(14-08-2015 07:44 AM)Tomasia Wrote:  I know you’ve mentioned this example several times, and I’ve just sort of ignored it because it’s inaccurate. And that inaccuracy wasn’t really related to the thread at hand, so I didn’t address it. But since it’s been mentioned again, I will. The religious view, including the Greek view of thunder and lightening weren’t predicated on explaining lightening or thunder, but rather in regards to explaining suffering and calamity. That a man’s or a communities suffering, whether it be by a defeat in war, thunder, or disease, etc.. was punishment, for something that they had done wrong.

This is the fundamental question of Job, with the writer of Job questioning this prevalent assumption. And the question transformed by the writers of the Gospels, who see something redemptive in it, expressed in the suffering of Jesus. But this is all some tangent, so we can ignore it, I just wanted to address your repeated but inaccurate example.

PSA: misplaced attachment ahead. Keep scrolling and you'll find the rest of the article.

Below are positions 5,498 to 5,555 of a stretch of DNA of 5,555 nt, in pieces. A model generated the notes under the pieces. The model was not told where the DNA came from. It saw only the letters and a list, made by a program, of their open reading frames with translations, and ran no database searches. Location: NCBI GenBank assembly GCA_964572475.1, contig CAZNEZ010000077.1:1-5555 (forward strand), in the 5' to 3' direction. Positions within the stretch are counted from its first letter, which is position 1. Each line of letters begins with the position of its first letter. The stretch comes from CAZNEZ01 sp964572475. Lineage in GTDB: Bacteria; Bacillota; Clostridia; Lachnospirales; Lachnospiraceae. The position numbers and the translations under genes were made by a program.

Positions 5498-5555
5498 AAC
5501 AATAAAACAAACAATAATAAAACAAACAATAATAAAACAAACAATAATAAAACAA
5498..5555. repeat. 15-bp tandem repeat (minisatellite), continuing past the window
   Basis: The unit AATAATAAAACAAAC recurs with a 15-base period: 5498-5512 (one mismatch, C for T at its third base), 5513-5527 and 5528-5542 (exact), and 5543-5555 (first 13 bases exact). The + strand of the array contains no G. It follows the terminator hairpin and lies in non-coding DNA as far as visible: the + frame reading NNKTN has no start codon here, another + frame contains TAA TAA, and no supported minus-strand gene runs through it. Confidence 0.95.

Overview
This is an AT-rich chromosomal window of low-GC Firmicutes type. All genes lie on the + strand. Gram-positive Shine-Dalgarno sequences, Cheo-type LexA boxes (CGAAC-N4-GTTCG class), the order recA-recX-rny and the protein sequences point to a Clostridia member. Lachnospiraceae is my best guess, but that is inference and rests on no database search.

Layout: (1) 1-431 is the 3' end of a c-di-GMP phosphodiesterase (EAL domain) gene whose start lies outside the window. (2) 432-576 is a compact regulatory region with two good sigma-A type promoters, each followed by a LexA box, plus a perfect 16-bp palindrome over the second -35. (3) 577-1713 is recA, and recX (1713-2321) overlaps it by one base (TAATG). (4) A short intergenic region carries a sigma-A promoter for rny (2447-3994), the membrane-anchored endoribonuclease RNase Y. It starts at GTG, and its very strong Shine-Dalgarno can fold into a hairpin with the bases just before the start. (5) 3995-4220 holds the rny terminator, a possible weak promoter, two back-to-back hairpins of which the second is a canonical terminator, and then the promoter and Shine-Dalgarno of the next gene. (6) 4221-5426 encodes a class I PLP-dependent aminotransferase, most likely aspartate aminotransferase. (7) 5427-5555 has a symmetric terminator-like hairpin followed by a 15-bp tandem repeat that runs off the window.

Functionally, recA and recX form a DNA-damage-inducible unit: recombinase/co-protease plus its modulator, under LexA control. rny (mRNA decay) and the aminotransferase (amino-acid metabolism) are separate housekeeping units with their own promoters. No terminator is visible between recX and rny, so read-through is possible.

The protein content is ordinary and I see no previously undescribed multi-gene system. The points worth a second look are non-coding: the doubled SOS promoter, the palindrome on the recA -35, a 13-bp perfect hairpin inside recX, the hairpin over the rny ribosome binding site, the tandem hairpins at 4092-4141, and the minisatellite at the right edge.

No. They also did what you say, in terms of explaining suffering, but they were quite literally gods that controlled the thunder, the lightning, or were the sun itself in the case of the ancient Egyptians and a few others (e.g. Apollo). The randomness of these phenomena, and their clear disdain for the desires of man, also led to the conclusion in most of those religions that the gods cared little for our desires, were angry at us, perhaps could be placated, and/or were capricious.

(14-08-2015 07:44 AM)Tomasia Wrote:  Creating a self-sustaining system, that doesn’t need a mechanic to come out every so often to change a defective part, is far more impressive than the sort that needs constant tinkering by it’s creator to sustain itself.